Yesterday the Internet was a buzz with comments on the WSJ’s story claiming that Huawei had backdoor access to mobile networks since 2009. Today Huawei has hit back at these claims denying everything and turning the blowtorch on the US government and the CIA.
False allegations by US officials and the @WSJ against #Huawei of planting “backdoors” in mobile phone networks have been nothing but a smokescreen. Watch Huawei VP of Corporate Communications Karl Song deliver our response to the @bopanc “backdoor” story. #HuaweiNews @skybamako pic.twitter.com/ApzLK87aD4
— Huawei (@Huawei) February 12, 2020
According to Huawei’s statement, the US government has been accessing telecom networks worldwide for “quite some time” as “evidenced by the Snowden leaks” and that the US allegations are “nothing but a smokescreen”.
Huawei has never and will never covertly access telecom networks, nor do we have the capability to do so.
Huawei kept on swinging for the fences and attacked the WSJ for its biased reporting — something we do know does happen a lot in the mainstream media in not just the US but here as well:
The Wall Street Journal is clearly aware that the US government can’t provide any evidence to support their allegations, and yet it still chose to repeat the lies being spread by these US officials. This reflects The Wall Street Journal’s bias against Huawei and undermines its credibility.
The backdoors are built into networks as a requirement for “industry-wide lawful interception standards” and the administration and use of lawful interception interfaces is done only by the carriers and regulators. Only those vetted by the government can access the interfaces for these, which are always located in protected premises on the operators side. ie. It is impossible for Huawei to access them, according to Huawei.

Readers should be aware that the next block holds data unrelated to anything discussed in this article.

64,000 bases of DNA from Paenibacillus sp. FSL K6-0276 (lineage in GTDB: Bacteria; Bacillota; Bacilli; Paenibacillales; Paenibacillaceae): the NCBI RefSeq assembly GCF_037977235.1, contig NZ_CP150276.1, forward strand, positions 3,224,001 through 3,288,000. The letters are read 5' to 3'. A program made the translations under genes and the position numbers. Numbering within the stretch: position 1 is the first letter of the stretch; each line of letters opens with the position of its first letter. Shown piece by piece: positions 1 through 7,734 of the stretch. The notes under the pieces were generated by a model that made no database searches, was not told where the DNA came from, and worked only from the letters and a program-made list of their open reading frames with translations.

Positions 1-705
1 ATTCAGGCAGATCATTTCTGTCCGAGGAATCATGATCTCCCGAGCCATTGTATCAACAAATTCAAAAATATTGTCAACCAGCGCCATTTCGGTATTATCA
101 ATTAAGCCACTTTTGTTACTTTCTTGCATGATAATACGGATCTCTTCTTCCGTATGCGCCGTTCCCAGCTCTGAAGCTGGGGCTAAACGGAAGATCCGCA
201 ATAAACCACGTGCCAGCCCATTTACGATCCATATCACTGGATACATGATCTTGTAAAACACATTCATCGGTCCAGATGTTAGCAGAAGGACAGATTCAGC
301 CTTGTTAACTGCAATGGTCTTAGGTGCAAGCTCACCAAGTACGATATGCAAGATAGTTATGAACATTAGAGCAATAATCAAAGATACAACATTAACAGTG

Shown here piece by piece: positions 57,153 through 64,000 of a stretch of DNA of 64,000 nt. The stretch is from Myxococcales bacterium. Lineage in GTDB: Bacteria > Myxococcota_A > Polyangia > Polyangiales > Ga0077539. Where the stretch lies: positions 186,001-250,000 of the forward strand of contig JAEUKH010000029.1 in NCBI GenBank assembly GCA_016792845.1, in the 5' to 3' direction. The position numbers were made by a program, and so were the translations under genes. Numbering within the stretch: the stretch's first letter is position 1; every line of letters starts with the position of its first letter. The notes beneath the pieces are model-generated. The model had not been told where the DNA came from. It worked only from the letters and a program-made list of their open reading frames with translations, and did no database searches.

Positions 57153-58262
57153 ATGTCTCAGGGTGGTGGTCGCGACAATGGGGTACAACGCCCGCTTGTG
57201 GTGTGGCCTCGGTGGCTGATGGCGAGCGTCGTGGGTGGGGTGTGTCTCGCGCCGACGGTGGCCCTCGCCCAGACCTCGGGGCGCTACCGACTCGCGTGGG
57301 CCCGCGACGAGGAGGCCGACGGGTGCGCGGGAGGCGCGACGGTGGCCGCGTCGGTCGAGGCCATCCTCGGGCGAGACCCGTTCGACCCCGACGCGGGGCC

Huawei is only an equipment supplier. In this role, accessing customer networks without their authorization and visibility would be impossible. We do not have the ability to bypass carriers, access control, and take data from their networks without being detected by all normal firewalls or security systems.
According to Huawei, the WSJ admits that the US officials cannot provide evidence regarding Huawei accessing these backdoors. If this is true as Huawei suggest it doesn’t take much imagination to think why the US would be airing these allegations without providing proof — they are trying to convince other countries not to use Huawei products in their 5G networks, they are involved in a trade war with China.
Huawei finished their statement with a very strong conclusion:
We are very indignant that the US government has spared no efforts to stigmatize Huawei by using cyber security issues. If the US does discover Huawei’s violations, we again solemnly request the US to disclose specific evidence instead of using the media to spread rumors.
Huawei are making some strong statements and in referencing the CIA and the Snowden leaks have seemingly had enough of this negative publicity and the effect on their business. Remember the US government is yet to provide a single skeric of evidence regarding any wrongdoings by Huawei.
All of this back and forwards is getting tiring. It’s time for the US to put up or shut up.